December 1, 2010

Be comfortable being uncomfortable

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I took my first yin yoga class last night. While I have practice yin for about 18 months on my own, I thought it was necessary to try it out in a class setting. It was mostly to see if I was performing the poses correctly and to gain ideas for future home practices.

The instructor in this class was a substitute. My usual teacher, who I've had off and on for a year, is on vacation this week, so I was excited to have a new instructor. What I expected to be a 75-minute slow flow session turned into a three-hour block of pain and meditation. While there's not much wrong with that, I wasn't expecting to stay in a meditative state for 90 minutes. On average, I can't go beyond three minutes of silence and clear thinking (thus, the challenge of No. 29). However, the time I spent in this state was mind-numbing and reflective.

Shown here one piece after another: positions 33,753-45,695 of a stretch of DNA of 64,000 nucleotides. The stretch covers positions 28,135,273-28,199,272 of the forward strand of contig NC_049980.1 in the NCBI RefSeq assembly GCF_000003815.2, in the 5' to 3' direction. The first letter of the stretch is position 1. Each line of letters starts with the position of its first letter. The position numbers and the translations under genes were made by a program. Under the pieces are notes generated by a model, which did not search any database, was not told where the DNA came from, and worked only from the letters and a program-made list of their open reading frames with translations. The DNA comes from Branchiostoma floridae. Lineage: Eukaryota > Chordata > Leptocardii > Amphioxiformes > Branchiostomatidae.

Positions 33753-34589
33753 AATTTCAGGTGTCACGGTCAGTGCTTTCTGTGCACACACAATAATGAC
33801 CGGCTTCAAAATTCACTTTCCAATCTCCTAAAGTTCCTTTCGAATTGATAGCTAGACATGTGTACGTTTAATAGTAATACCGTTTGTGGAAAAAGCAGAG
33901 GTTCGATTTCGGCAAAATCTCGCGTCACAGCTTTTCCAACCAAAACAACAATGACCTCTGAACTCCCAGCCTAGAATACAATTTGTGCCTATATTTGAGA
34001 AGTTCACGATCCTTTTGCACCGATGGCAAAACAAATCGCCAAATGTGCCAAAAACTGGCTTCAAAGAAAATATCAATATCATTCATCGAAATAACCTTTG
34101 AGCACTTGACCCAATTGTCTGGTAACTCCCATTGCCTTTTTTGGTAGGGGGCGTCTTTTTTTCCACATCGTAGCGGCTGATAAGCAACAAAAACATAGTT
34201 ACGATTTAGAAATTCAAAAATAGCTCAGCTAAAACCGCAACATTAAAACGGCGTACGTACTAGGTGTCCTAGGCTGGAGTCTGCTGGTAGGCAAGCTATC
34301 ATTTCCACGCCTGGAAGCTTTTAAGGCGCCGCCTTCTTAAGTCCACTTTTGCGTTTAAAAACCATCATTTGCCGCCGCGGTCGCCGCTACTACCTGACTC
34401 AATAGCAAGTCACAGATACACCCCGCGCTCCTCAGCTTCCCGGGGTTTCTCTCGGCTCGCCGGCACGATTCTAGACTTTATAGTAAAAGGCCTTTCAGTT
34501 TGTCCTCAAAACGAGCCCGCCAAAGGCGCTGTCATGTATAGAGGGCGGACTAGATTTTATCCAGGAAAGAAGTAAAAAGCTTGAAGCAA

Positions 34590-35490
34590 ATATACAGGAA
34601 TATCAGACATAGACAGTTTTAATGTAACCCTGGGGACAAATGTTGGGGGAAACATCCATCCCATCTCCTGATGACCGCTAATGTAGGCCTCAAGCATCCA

The first 10 minutes was in shock. I sat crossed-leg with the right foot in front, and my hip and right knee were immediately killing me. The earlier poses already stretched out my quads and hip flexors, so my hip was internally kicking my rear. I thought about coming up with a mantra to get my mind off the pain. Then I was thinking when would the instructor end the class or when will someone get up and roll up their yoga mat. But here were five people just sitting in easy pose as the instructor went on with her own meditation. I had a million things to do after class: pick up groceries, grab a quick dinner, do my second half of exercise for the day. I thought about the two bottles of ibuprofen I had in my purse. I had no time for meditation.

Soon after, I said to myself, "I hadn't been in meditation this long before." It was time to take advantage of this. I squirmed around a bit to find a more comfortable position before settling on my back. No more torture for the hips. Reflected on the silence in the room, the calmness in the room and the unusual humidity for a late November evening. I was satisfied, but I still thought about my poor hip. 

Then someone finally got up and said goodbye. The rest of us collected our things and before I headed out the door, I saw that it was much later than I thought. It was 10 p.m., not the schedule 8:30 dismissal. My hips were roaring back at me, and if they could form fists, they would have punch me in the mouth. I was satisfied with my practice, especially the meditation part. I had to learn about finding comfort in pain in order to achieve peace.

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